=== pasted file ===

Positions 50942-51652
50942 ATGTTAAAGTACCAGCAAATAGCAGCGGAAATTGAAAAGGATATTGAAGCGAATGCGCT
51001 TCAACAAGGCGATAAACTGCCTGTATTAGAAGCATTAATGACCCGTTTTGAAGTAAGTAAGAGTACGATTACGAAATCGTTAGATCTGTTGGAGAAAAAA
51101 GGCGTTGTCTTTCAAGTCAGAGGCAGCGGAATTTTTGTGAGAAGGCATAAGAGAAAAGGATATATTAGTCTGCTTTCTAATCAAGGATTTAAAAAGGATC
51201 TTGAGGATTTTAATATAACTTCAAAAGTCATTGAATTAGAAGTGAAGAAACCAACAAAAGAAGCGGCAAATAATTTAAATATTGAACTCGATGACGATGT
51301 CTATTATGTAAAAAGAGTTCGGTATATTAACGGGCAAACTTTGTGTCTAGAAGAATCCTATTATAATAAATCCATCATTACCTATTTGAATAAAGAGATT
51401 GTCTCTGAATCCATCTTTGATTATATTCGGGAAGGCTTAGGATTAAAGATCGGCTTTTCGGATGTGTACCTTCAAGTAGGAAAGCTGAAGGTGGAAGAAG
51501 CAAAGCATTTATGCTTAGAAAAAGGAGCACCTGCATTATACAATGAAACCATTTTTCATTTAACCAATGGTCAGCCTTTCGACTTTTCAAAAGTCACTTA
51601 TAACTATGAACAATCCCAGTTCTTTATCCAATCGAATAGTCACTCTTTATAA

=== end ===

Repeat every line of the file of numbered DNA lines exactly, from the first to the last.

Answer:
Positions 50942-51652
50942 ATGTTAAAGTACCAGCAAATAGCAGCGGAAATTGAAAAGGATATTGAAGCGAATGCGCT
51001 TCAACAAGGCGATAAACTGCCTGTATTAGAAGCATTAATGACCCGTTTTGAAGTAAGTAAGAGTACGATTACGAAATCGTTAGATCTGTTGGAGAAAAAA
51101 GGCGTTGTCTTTCAAGTCAGAGGCAGCGGAATTTTTGTGAGAAGGCATAAGAGAAAAGGATATATTAGTCTGCTTTCTAATCAAGGATTTAAAAAGGATC
51201 TTGAGGATTTTAATATAACTTCAAAAGTCATTGAATTAGAAGTGAAGAAACCAACAAAAGAAGCGGCAAATAATTTAAATATTGAACTCGATGACGATGT
51301 CTATTATGTAAAAAGAGTTCGGTATATTAACGGGCAAACTTTGTGTCTAGAAGAATCCTATTATAATAAATCCATCATTACCTATTTGAATAAAGAGATT
51401 GTCTCTGAATCCATCTTTGATTATATTCGGGAAGGCTTAGGATTAAAGATCGGCTTTTCGGATGTGTACCTTCAAGTAGGAAAGCTGAAGGTGGAAGAAG
51501 CAAAGCATTTATGCTTAGAAAAAGGAGCACCTGCATTATACAATGAAACCATTTTTCATTTAACCAATGGTCAGCCTTTCGACTTTTCAAAAGTCACTTA
51601 TAACTATGAACAATCCCAGTTCTTTATCCAATCGAATAGTCACTCTTTATAA